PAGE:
While the “NaMo” factor has consolidated the BJP cadre elsewhere in the country, in Tamil Nadu it has unified the minorities as never before. “Until the last elections, we used to advise our people to avoid ‘majoritarian religious fundamentalism’. Today, we are specific. We urge our people in every town and village in Tamil Nadu to vote against the BJP combine. We have started asking them to vote for the DMK,” said Sheik Mohammed in Salem, a constituency where the DMDK’s L.K. Sudhish faces a hostile minority population. Salem has a Muslim population of 77,648.

The intriguing silence of AIADMK supremo Jayalalithaa on Narendra Modi, the BJP’s prime ministerial candidate, has created suspicion in the minds of the minority community and has prompted it to opt for the DMK en bloc. “There is a fear that she might support Modi in the post-election scenario. That is why we have made our preference for the DMK clear,” Kovai Syed said.

A senior cleric in Erode, which has a Muslim population of 77,211, said the TMMK was entrusted with the job of communicating election-related matters to the people through door-to-door campaigning. The clerics were not involved directly this time, he said. “All religious places and madrasas have been kept out of this.”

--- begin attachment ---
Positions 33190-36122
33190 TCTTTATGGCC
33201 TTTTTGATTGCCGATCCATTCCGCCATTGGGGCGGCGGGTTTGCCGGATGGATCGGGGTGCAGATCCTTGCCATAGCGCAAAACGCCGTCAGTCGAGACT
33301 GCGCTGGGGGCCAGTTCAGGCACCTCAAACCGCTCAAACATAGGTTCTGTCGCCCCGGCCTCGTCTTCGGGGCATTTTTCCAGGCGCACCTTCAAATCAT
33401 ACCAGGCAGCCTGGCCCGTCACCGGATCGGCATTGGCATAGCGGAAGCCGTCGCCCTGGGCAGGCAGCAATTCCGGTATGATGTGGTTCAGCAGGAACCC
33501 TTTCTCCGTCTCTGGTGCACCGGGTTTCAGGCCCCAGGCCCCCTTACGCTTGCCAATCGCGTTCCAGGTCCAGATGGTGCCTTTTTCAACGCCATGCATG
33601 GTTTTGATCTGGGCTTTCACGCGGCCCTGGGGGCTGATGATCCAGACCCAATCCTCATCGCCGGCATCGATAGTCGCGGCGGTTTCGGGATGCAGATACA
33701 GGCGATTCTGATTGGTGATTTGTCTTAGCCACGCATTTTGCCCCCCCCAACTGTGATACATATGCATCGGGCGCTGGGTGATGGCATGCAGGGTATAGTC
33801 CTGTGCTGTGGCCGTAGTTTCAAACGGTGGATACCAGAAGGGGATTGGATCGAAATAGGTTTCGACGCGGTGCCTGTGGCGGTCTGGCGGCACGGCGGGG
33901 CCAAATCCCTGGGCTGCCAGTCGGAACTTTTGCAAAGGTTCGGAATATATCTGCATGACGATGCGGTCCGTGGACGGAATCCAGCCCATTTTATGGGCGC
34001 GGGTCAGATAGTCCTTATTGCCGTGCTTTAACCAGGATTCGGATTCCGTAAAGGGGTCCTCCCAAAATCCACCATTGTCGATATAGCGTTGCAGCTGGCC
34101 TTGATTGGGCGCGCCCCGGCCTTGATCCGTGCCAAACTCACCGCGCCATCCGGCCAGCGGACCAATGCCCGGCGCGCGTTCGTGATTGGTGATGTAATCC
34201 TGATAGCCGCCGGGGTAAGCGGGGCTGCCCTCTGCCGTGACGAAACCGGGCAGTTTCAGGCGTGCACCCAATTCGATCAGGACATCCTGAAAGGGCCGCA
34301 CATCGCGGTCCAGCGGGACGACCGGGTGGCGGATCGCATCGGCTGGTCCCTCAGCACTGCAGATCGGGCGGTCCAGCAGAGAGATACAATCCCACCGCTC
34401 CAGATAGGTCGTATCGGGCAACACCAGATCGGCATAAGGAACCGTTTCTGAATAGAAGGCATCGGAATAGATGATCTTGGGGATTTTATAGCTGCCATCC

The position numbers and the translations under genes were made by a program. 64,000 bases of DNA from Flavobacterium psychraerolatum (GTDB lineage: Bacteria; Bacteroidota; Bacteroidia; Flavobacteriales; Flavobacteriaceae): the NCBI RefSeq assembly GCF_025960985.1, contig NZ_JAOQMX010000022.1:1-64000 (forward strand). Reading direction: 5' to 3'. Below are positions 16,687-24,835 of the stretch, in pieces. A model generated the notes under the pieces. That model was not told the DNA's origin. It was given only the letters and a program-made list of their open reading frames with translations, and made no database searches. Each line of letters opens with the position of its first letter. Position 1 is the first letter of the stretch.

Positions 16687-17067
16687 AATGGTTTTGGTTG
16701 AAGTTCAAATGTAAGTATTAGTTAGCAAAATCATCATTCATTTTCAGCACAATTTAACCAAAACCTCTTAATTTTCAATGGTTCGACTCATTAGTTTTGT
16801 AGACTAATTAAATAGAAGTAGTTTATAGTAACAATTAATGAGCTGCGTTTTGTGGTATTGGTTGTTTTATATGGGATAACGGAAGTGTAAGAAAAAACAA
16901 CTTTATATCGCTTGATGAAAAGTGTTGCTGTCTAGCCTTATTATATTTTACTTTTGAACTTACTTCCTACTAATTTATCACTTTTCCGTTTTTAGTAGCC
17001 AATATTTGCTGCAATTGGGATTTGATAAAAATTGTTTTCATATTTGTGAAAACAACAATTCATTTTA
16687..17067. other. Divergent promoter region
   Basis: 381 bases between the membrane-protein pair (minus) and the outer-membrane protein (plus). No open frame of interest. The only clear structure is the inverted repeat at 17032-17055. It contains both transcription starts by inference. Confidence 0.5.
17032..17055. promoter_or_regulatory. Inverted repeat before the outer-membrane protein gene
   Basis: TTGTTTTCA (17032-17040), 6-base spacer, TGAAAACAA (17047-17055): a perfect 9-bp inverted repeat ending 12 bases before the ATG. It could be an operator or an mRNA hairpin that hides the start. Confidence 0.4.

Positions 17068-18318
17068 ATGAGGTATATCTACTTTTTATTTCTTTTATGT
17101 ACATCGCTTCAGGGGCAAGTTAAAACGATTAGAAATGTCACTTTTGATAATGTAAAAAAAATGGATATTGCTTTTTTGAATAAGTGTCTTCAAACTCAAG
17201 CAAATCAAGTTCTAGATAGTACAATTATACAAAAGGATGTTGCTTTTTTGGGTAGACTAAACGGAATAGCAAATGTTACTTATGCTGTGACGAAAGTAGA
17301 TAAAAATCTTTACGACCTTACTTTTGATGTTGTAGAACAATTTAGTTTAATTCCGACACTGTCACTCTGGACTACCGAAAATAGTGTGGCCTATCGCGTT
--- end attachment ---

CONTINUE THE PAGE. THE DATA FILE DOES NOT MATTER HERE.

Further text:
Members of the community dismissed the claims that Muslim women voters would prefer to stay indoors. “We will ensure nearly 90 per cent voting by our people, including by women voters, in every constituency,” said Rafiq, a jamaat functionary in a village near Attur in Kallakurichi constituency in Villupuram district, which has a Muslim population of more than one lakh.

Sheriff Jonson Basha, a 63-year-old non-resident Indian from Attur town, claimed that the 2002 Gujarat riots still haunted Muslims. “We can accept anyone other than Modi. We would have preferred either the Congress or the Left. But the Congress is in dire straits, while the Left is ploughing a lonely furrow on barren land. We do not want to waste our votes this time,” he said.

The dislike for the “Modi alliance” was visible across the State. Even a seasoned politician like Vaiko of the MDMK, who is contesting from Virudhunagar, is facing stiff opposition. He had to skip a campaign meeting at Thummanaickenpatti village in Peraiyur block when he was told that Muslims there would not prefer to welcome him.